- Policy Analysis
- Policy Alert
Bahrain Enters the Oil Big League
The kingdom's discovery of a huge new oil field could change the economic and political fortunes of a key Gulf ally.
On April 1, Bahrain announced a major oil find in its shallow western waters, apparently south of the causeway joining the kingdom with Saudi Arabia. Although oil was first discovered on the island in 1932, this is the first time it has approached the quantities seen in Saudi Arabia, Iran, Iraq, and Kuwait, all of which have reserves over 100 billion barrels. If Manama's announced figure of 80 billion barrels can be confirmed as proved reserves (i.e., capable of being recovered under existing economic and operating conditions), then its total reserves will be close to those of the United Arab Emirates, which has 97 billion barrels.
Flanked by representatives of international energy consultants, Oil Minister Muhammad bin Khalifa al-Khalifa told a news conference on April 4 that the discovery consisted of "tight oil" and "deep gas." This indicates that production will be more difficult and costly than other fields in the Persian Gulf region. But the new field's proximity to Bahrain's existing oil and natural gas infrastructure "provides potential for significant cost optimization," according to oil consultant Halliburton. Some drilling has already taken place, and an agreement has been reached for two further appraisal wells this year. Officials said the field could be "on production" within five years.
Bahrain's current oil production stems from the Awali field in the center of the island. A refinery in the east coast town of Sitra also processes oil from Saudi Arabia's offshore Abu Safa field; revenues from that field are divided between the two countries, providing key economic support to Bahrain. Current gas production fuels all of the island's power plants, and the new finding could address the shortage of gas needed for other purposes, perhaps allowing Manama to shelve proposed plans for importing liquefied natural gas.
More broadly, if the discovery proves to be as sizable as hoped, it will change the fortunes of a country with the smallest economy in the Gulf Cooperation Council. In financial terms, it could alter the perceptions of foreign bankers, who often regard the island as a mere appendage of Saudi Arabia.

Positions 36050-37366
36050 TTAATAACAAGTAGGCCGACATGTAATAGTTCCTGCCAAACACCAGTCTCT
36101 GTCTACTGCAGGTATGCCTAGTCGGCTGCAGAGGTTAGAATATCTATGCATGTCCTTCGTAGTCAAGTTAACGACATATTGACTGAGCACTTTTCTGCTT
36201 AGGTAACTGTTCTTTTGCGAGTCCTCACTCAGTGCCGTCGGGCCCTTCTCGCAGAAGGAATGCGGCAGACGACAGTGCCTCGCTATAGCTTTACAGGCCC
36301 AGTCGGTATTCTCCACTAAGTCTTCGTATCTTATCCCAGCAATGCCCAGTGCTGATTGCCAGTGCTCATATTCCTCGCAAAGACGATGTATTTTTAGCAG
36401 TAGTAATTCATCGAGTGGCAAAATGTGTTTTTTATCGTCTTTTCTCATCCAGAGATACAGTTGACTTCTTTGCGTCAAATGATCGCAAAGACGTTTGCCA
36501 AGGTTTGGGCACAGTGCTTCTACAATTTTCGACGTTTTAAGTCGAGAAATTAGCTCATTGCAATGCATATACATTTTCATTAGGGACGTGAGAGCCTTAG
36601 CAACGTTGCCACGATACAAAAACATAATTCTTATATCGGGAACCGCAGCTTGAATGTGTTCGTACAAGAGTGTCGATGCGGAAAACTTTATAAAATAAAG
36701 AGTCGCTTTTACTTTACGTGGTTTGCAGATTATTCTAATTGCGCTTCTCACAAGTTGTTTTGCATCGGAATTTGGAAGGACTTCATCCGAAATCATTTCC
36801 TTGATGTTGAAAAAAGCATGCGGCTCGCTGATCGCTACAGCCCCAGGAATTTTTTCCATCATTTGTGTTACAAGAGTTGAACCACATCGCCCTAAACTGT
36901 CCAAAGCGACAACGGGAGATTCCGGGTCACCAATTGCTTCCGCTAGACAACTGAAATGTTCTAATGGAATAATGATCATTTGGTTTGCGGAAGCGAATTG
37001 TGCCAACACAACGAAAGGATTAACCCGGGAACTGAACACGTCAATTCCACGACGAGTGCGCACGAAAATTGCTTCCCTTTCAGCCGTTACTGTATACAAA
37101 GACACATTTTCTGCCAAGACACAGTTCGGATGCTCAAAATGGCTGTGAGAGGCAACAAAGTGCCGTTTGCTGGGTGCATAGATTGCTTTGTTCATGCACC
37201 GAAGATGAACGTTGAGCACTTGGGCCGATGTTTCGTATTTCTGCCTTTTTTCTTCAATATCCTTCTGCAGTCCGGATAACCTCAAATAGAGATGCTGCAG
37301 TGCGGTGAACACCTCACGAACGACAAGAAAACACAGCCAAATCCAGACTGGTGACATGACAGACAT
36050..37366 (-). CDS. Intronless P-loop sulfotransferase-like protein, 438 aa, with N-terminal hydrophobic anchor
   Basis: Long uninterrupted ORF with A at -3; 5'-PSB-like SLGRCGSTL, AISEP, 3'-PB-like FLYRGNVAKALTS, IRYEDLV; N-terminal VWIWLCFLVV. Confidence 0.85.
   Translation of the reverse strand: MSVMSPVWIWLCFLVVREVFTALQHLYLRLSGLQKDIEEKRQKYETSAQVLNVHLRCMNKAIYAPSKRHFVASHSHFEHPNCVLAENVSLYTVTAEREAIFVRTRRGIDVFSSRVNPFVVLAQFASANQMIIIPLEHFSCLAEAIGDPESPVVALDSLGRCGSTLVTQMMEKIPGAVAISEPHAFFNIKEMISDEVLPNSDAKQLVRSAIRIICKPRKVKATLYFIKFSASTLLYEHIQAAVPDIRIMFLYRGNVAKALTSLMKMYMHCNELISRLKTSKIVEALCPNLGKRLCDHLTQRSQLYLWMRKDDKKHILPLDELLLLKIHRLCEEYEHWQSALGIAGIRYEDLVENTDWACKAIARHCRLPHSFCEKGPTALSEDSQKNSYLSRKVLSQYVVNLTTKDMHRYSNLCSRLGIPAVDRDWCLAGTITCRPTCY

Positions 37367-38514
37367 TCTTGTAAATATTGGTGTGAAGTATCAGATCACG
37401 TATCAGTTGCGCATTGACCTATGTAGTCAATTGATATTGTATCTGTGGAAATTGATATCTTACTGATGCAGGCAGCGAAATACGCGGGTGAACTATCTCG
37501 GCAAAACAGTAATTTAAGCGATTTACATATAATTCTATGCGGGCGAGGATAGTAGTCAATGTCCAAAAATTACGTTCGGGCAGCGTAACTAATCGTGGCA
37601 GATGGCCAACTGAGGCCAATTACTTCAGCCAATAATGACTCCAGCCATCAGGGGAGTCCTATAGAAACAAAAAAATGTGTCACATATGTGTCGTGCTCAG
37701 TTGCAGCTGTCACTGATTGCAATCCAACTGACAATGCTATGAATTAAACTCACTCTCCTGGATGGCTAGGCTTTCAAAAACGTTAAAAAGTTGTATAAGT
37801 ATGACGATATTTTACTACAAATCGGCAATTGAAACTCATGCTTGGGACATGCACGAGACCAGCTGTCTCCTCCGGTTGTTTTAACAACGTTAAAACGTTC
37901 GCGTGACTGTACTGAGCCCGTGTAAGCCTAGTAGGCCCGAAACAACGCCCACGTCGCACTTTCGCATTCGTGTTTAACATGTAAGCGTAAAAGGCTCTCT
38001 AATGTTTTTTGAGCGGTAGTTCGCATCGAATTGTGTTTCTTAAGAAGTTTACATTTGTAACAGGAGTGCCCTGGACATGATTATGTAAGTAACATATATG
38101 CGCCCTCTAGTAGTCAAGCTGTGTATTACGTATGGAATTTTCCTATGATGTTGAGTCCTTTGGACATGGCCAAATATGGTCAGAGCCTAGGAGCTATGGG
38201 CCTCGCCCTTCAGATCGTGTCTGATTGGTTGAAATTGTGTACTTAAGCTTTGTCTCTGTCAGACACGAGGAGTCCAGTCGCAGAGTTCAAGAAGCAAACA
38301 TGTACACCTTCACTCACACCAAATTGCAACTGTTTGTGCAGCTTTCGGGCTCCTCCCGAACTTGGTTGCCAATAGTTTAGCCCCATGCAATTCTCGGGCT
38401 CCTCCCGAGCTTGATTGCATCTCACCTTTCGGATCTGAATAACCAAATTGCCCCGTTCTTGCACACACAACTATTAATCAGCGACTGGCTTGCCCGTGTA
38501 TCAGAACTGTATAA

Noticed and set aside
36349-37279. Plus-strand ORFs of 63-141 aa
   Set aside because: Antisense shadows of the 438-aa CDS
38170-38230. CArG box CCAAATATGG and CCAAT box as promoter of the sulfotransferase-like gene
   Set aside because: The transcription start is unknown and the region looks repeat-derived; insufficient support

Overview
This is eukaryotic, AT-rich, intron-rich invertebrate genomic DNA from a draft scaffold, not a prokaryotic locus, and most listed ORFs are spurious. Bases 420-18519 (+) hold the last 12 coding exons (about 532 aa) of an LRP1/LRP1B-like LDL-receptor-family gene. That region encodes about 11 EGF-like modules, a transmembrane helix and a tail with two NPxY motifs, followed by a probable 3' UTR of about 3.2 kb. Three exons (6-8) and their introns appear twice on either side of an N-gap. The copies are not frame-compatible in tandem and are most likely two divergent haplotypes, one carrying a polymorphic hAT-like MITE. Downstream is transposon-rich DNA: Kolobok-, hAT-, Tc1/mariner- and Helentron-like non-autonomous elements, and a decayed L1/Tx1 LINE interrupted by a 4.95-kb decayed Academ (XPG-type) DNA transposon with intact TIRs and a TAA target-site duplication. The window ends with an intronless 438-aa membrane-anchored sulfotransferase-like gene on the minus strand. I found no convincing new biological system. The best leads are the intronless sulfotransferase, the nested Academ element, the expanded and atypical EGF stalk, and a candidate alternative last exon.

Given the geopolitical stakes, however, it is unclear whether the discovery will affect Riyadh's outsize political influence on Manama. In 2011, for example, the Saudi Arabian National Guard sent troops and tanks across the causeway to reinforce Bahraini security forces coping with wide-scale disturbances. Today, both governments remain worried about Iranian-instigated subversion by the island's majority Shia population, who feel politically and economically marginalized. Just last year, the pipeline carrying Saudi oil to Sitra was blown up in a significant escalation of the background unrest.
As for U.S. policy, the new discovery is unlikely to affect Washington's excellent relations with Bahrain or the fact that the Fifth Fleet is headquartered there. Concerns persist about the island's human rights record, but the overt tension that damaged Manama's ties with the Obama administration has faded. King Hamad bin Isa al-Khalifa has promised elections for later this year and articulated a vision of friendliness to all religions—a strategy that led to a Bahraini civil-society delegation visiting Israel in 2017 despite the lack of official relations. With the possibility of a huge increase in oil revenues, Bahrain could become a fairer society internally, and a much more significant player externally.
Simon Henderson is the Baker Fellow and director of the Gulf and Energy Policy Program at The Washington Institute.